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Consulate General of Venezuela in San Francisco, USA
Venezuela's representative to the Organization of American States (OAS), Ambassador Roy Chaderton, lamented on Thursday what he described as total indifference in the face of the perversions of the Inter-American human rights system.
"Venezuela has been presenting complaints and denunciations on the issue for more than ten years in international meetings. Nevertheless, the response has been to look the other way. There's absolute indifference and disdain on the denunciations presented by representatives of a sovereign and democratic state on the perversions of the Inter-American human rights system," Ambassador Chaderton said. "We are going to thoroughly debate the procedures and decision during the session of the Council of State, but you can be sure that Venezuela will have a blunt answer to this permanent aggression by the Inter-American Commission on Human Rights and other human rights institutions and mafias," said Chaderton, who is part of the Council. Chaderton told the state-run Venezolana de Televisión that he hopes also to see debate within the OAS about the state of human rights in its member countries. "It's time to begin to talk about this situation, because it's not just about international conspiracy, but also domestic conspiracy and the complicity of our human rights experts, who are not human rights defenders, with some exceptions, but... people willing to take scraps of bread from Washington," he added. He implied that Venezuela is freeing itself from the Inter-American human rights system, saying: "We are going to liberate ourselves, just like we are liberating ourselves in other areas of the OAS that threaten our country's freedom."
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In an interview with Colombia's Caracol Radio on Thursday, Roy Chaderton, a former Venezuelan foreign minister who serves as a special envoy, argued that RCTV remained a danger to Chávez's government.
Noting that the station recently aired "Feast of the Goat," a film based on the novel by Mario Vargas Llosa about a tyrannical dictator and the uprising against him, Chaderton said the intention was to "cultivate" the idea of assassinating Chávez as a solution to Venezuela's problems.
The Venezuelan diplomat Roy Chaderton, while interviewed on a government-controlled radio station, compared the sound produced by a "squalid" skull to that of a government supporter.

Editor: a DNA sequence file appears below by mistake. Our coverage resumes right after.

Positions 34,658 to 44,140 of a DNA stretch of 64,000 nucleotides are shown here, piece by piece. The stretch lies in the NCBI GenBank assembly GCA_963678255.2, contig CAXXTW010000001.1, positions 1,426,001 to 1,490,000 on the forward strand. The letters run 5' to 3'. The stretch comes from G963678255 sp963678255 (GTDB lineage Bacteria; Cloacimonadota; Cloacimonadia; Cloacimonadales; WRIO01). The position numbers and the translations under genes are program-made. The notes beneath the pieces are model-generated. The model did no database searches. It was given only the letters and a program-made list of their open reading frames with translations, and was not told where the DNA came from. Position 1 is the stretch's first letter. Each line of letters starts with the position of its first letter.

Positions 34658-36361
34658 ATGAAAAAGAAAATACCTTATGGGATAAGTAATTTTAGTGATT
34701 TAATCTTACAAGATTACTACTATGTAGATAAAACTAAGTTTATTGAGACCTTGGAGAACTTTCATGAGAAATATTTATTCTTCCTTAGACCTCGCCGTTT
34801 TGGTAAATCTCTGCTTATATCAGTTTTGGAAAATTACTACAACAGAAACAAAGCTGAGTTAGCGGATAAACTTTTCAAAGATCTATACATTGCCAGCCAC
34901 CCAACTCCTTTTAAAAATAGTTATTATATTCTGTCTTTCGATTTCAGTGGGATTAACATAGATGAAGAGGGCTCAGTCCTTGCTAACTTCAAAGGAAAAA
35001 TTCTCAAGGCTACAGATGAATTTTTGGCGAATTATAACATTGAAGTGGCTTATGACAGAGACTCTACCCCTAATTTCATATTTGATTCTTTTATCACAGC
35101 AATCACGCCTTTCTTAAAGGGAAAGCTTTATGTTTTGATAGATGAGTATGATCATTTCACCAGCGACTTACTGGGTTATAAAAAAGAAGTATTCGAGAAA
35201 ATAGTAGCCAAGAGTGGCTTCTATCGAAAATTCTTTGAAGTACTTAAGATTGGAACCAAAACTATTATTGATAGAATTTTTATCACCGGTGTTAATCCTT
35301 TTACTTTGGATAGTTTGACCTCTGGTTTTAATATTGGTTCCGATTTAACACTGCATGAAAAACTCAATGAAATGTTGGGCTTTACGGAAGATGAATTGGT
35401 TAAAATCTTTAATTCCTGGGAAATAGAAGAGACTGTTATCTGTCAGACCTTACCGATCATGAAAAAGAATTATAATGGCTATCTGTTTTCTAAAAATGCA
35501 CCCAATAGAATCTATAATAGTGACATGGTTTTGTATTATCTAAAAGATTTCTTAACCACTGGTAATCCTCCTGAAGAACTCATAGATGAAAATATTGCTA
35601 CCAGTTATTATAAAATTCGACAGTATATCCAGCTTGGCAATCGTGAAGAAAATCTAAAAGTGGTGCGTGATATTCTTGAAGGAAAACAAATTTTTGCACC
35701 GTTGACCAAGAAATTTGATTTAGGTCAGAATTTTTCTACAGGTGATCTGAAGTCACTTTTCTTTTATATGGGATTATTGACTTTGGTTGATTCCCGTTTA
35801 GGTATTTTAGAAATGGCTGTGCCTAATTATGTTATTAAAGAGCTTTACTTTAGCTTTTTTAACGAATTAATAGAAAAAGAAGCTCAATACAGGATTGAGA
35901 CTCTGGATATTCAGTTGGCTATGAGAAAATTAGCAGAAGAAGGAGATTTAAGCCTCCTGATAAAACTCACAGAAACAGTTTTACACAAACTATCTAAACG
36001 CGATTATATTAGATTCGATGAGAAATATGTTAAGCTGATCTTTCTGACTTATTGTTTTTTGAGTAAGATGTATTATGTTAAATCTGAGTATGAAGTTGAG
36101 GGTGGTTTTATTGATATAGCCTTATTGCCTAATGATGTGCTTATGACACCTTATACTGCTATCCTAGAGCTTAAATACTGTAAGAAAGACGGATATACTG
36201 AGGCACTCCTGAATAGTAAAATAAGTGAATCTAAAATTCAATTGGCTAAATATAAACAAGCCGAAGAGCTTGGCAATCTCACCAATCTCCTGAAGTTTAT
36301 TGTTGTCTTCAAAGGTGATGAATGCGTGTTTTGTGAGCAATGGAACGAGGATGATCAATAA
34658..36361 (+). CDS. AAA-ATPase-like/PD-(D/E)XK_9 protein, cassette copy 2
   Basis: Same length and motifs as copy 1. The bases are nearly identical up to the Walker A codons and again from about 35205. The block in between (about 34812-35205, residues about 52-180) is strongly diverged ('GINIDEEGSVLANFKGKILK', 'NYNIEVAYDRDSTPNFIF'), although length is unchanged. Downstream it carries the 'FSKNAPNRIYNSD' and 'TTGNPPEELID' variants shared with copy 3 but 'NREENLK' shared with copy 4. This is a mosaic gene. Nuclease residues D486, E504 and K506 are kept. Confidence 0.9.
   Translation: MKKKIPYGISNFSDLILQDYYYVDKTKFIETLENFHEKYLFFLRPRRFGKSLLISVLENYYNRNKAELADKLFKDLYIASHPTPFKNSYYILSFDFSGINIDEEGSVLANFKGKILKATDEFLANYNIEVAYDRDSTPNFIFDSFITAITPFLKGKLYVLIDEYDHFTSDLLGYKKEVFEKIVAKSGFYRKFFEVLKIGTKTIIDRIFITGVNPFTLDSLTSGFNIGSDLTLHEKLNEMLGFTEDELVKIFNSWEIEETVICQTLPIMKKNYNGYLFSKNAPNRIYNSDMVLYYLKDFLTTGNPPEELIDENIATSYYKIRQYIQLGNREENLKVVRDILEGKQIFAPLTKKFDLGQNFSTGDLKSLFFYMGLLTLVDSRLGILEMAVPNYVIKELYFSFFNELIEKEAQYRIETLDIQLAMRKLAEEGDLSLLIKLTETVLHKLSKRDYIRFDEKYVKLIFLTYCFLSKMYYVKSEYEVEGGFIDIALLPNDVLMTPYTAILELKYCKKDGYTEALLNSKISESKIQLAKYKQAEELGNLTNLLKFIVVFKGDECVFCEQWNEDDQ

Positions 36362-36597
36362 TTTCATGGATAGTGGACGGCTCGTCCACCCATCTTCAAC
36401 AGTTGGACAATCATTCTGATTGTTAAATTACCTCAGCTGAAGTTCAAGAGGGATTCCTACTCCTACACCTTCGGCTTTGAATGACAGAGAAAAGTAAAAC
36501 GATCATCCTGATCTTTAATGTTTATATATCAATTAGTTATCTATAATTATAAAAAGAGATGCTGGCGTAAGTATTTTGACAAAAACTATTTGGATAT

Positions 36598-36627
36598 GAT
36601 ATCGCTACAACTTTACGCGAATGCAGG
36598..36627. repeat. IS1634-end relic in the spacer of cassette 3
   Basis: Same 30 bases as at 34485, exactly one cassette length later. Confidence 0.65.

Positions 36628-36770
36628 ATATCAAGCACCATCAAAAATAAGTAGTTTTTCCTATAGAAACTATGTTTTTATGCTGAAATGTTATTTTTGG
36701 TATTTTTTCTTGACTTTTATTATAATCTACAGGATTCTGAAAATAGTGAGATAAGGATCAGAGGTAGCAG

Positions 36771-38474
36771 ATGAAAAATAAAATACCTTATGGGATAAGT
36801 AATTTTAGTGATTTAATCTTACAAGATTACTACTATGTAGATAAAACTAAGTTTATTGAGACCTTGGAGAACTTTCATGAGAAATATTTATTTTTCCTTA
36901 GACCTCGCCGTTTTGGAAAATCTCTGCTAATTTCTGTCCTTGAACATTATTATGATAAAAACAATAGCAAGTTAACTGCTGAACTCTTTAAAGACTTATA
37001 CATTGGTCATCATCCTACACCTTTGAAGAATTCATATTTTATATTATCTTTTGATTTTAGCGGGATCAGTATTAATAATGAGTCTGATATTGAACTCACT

"Squalid" was widely understood to be a reference to Venezuela's opposition movement. Said Chaderton, "Snipers aim at the head, but there comes a moment when a squalid head is no different than a Chavista head, except for its contents.
Venezuelan Ambassador Roy Chaderton: ChÃ¡vez Won Yet another Fight in Washington | 252047_192128500929093_767624781_n | Read more »
Venezuelan Ambassador Roy Chaderton: Chávez Won Yet another Fight in Washington - Venezuela Solidarity Campaign Venezuela Solidarity Campaign Venezuelan Ambassador Roy Chaderton: Chávez Won Yet another Fight in Washington "Today Chávez won yet another battle in Washington ," Chaderton expressed to Venezuelan journalist Walter Martínez during an interview on Dossier, a television program. Chaderton added that Franco, who has also attacked the leader of the Bolivarian Revolution and defender of democracy in Latin America , "was chastised . . . Never before has there been such an active, collective repudiation as what happened [Friday]." When you see 37 heads of state and government, high emissaries and famous people coming to Venezuela to cry with us, to pay their respects, people of all faiths and from all parts of the world in moving tributes-it is transcendental," Chaderton said.
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"I added a bit of black humor at the end that might have been a mistake," the veteran diplomat and former foreign minister, Roy Chaderton, said of his controversial remarks earlier in the week.
The comments came when he was explaining how sniper bullets would not distinguish between "Chavistas" and "squalid ones" - terms coined during the 1999-2013 rule of socialist leader Hugo Chavez to describe government supporters and opponents. In Thursday's radio interview, Chaderton argued that his critics had twisted his comments and missed his point that opponents of President Nicolas Maduro's government would also be at risk if there was a U.S. invasion of Venezuela.